Glasgow Film Festival reviews: Ride the Wave | The Novice
“Big-wave riding’s for macho assholes with a death wish,” scorned Lori Petty in Point Break. Not so according to moving Scottish surfing documentary Ride the Wave (****). Following Tiree-based teenage surfing prodigy Ben Larg as he transitions from global surfing competitions for under-18s to tackling formidable-looking breaks off the coast of Ireland, Martyn Robertson’s film – which just had its Scottish premiere at Glasgow Film Festival – is admirably devoid of testosterone, focussing instead on how this quiet, thoughtful, relentlessly bullied kid comes into his own on the water.
It’s also a film about Ben’s parents, and Robertson does a good job of exploring the often heart-rending decisions they’ve had to make to support him. Which isn’t to say there aren’t gnarly wipe-outs and Rocky-style training sessions, but having followed Ben and his loving family for four years, Robertson has a bigger story to tell, one that adds nuance and humanity to the driven outsider archetype beloved of sports movie narratives.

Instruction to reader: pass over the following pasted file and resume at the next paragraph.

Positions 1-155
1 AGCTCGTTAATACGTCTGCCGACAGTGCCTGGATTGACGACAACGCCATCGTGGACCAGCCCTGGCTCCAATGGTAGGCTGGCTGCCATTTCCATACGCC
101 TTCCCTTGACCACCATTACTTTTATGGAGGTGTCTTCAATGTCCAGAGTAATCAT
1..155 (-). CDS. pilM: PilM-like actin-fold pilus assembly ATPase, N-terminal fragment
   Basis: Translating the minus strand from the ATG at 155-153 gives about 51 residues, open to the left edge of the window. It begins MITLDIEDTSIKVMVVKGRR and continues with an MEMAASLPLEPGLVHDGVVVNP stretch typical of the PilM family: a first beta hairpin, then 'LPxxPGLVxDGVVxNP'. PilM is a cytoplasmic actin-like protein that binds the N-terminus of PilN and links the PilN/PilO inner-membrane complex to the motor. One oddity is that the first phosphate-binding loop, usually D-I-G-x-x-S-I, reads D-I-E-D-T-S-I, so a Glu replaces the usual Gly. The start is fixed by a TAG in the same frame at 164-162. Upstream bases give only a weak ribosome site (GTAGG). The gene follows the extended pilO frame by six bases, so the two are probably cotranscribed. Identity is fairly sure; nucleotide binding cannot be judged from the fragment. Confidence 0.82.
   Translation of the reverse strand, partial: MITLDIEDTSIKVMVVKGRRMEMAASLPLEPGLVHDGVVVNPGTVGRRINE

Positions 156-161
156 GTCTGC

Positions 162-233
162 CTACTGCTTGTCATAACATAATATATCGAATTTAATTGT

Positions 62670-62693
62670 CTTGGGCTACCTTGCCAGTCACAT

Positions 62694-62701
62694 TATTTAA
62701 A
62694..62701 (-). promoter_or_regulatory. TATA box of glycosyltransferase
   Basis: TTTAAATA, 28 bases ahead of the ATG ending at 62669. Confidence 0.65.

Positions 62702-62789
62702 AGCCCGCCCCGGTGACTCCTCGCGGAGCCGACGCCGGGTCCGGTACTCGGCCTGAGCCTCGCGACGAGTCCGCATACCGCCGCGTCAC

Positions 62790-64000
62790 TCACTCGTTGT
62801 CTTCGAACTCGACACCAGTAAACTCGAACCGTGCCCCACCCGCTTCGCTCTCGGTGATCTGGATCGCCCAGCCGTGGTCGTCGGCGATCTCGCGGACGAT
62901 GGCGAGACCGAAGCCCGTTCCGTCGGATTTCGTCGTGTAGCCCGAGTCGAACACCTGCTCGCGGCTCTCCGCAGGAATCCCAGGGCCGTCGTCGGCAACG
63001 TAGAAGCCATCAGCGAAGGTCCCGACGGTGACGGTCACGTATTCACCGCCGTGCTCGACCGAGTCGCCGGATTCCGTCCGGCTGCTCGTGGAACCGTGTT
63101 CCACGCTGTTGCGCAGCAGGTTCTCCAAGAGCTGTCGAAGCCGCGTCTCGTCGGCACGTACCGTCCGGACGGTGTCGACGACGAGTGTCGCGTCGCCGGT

Coincidentally, the festival’s Surprise Film delivered an almost ludicrously amped-up spin on this trope. Set within an all-women’s competitive collegiate rowing programme, The Novice (***) features a fine turn from up-and-coming actress Isabelle Fuhrman as Alex, a first year student with a monomaniacal determination to prove that hard work alone can trump simple talent.
Joining the rowing team on a whim, she becomes obsessed with besting the other girls, a physical challenge that starts exacerbating some deep-rooted mental health issues. The end result is a little Black Swan, a little Whiplash, and though debut writer/director Lauren Hadaway (who worked on Whiplash as a sound editor) finds stylish ways to immerse us in Alex’s subjective point-of-view, she loses track of the drama with an overblown and unconvincing finale.
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